Physics 709 Applied Quantum Mechanics

                                      Fall 2005

                                                           TU 2:30-3:45    CW 146


Instructor: C. D. Lin
CW230   532-1617
Help session: M 5:30-7:00 CW146

                        Visit me at my office or send me an e-mail

Textbook: None.

                   Lecture notes and materials from web will be used.

   Any typical Quantum Mechanics textbooks
   Quantum Physics, S. Gasiorowicz (G)
   Applied Quantum Mechanics, Walter Harrison (H)
   Principles of Quantum Mechanics, 2nd ed. R. Shankar (S)

  two quizzes    20% each
  final               20%
  Homework      40%

  Examination dates:
    Exam 1:  Oct 13, Thursday (new date)
    Exam 2:  Nov. 17, Thursday
    Final exam (comprehensive)

 Guidelines for homework:
  This is a course on applying quantum mechanics to solving real problems. You are to learn mostly by doing the homework. One set of homework will be given each week. Typically, lecture notes and the homework will be posted on the web in the beginning of the week. You should start looking at the homework problems as soon as possible. The following Monday during the help session we will have "general" discussions. Students who got no idea on a particular problem should raise the questions and I will ask other students to explain, with my help, perhaps. About 40% of your homework grade will come from your participation in these discussions. The following Thursday you will have to turn in the written homework.

 I will not grade each homework for every student. I will read some and just check the others.  You are free to discuss with other students but you have to write up your own. If you appreciate the help from an individual classmate, tell me so on your papers. Remember the best way to learn is to teach. By explaining to others you will know that you indeed understand or not. So try to help other students and you can learn from each other. Being able to explain clearly and logically is an important part of your education.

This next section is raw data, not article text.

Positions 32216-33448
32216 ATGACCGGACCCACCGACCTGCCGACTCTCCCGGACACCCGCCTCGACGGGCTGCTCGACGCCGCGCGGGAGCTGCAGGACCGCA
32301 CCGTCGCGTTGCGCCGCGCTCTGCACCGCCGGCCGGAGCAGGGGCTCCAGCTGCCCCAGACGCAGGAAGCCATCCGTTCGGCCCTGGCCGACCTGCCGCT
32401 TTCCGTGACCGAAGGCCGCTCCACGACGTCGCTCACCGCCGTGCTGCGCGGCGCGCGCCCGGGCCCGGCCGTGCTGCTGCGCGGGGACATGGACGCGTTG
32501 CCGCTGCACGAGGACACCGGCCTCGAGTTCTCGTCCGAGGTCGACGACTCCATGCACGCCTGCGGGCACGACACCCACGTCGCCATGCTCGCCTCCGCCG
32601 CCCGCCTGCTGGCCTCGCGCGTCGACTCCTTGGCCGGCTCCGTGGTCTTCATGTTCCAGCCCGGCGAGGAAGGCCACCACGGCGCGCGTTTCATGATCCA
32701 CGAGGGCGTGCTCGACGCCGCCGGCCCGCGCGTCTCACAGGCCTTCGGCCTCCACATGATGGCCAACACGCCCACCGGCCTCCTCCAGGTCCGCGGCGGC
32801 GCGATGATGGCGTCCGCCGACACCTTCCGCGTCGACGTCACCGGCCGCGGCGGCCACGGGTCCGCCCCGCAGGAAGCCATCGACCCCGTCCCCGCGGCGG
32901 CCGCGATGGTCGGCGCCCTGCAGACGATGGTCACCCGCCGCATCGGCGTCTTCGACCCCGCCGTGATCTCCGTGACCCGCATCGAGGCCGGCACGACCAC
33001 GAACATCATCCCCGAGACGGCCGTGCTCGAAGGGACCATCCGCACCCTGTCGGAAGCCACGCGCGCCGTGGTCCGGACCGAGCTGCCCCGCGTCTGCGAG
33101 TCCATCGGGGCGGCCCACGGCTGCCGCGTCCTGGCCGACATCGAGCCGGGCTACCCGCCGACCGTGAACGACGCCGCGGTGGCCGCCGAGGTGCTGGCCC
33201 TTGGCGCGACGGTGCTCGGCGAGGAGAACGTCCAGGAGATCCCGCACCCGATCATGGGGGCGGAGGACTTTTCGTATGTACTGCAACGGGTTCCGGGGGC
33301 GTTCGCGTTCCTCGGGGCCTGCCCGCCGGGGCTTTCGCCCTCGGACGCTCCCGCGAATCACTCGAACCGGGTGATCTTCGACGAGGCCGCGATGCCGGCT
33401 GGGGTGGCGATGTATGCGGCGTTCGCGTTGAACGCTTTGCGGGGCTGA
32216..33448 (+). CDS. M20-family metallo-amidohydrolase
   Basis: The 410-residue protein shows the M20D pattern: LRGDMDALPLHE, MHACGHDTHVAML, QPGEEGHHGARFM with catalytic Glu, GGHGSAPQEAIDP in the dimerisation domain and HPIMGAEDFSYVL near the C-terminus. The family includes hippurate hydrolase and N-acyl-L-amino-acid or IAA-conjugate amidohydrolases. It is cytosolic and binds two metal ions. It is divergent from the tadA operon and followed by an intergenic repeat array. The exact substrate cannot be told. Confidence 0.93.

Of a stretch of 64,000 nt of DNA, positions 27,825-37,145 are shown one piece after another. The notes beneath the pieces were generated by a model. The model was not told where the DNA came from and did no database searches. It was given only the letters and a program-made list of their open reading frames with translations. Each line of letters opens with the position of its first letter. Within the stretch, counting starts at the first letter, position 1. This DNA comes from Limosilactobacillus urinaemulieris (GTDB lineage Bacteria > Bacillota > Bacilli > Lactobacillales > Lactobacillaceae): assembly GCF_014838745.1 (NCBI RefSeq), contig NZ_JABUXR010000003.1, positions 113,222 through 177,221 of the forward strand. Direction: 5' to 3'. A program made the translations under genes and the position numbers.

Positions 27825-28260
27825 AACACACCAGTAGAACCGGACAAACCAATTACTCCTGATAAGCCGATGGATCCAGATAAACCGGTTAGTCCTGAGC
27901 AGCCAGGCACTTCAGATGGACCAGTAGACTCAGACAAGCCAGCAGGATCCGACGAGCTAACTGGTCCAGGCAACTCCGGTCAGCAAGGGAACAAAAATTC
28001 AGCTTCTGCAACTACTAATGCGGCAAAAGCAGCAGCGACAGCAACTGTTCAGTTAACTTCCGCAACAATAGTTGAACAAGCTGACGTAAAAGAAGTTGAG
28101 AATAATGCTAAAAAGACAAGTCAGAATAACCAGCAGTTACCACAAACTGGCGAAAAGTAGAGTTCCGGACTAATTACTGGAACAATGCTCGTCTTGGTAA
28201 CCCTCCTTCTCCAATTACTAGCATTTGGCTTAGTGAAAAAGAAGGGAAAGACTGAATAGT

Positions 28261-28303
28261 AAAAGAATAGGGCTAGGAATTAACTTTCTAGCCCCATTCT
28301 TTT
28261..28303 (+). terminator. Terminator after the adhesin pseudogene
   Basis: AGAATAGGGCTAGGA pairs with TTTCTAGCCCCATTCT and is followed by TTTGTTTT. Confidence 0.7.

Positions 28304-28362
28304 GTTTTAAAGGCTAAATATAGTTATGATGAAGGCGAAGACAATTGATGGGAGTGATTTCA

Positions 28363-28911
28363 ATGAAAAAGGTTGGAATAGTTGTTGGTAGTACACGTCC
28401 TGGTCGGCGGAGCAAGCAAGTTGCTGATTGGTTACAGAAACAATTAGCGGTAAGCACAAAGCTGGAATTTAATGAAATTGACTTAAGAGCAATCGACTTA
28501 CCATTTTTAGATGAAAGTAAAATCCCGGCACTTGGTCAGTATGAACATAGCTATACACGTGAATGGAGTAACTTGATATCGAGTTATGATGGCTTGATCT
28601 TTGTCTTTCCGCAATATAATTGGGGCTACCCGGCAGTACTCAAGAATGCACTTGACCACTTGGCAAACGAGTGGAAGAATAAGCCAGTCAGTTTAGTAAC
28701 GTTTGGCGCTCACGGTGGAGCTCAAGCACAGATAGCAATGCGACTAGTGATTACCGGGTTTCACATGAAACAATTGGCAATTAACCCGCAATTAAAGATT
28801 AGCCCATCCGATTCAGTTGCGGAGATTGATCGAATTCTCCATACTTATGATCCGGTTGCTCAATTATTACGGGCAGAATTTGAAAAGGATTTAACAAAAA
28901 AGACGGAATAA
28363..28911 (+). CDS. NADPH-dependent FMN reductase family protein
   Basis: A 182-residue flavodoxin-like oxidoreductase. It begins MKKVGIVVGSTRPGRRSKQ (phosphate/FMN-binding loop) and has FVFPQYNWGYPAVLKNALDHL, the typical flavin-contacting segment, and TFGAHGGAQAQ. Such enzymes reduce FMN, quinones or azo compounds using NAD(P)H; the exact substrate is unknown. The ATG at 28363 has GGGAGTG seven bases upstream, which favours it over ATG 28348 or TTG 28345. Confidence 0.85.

Some homework will require computer work. If you are still too green with computers, you may request additional time by e-mail. 

   Once you finish a calculation, look at the answer and ask yourself if it makes sense to you. If not, say so and why. This will give you extra credit.

Students with disabilities:
   If you have any condition such as a physical or learning disability, which will make it difficult for you to carry out the work as I have outlined it or which will require academic accommodations, please notify me and contact the Disabled Students Office (Holton 202), in the first two weeks of the course

  Plagiarism and cheating are serious offenses and may be punished by failure on the exam, paper or project; failure in the course; and/or expulsion from the University.  For more information refer to the “Academic Dishonesty” policy in K-State Undergraduate Catalog and the Undergraduate Honor System Policy on the Provost’s web page at

Tentative Course Outline:

Here are the topics in Quantum Mechanics that will be covered. I will start with a short review on each topic and then select  examples from atoms, molecules, condensed matter, high-energy physics and others, if appropriate, where such a theory has been used.

1. Simple problems in 1D

2. Simple problems in 3D

3. Symmetry, Operators and Representations

4. Spin and angular momentum algebra

5. Two-state problems

6. Simple scattering theory and applications

7. Perturbation theory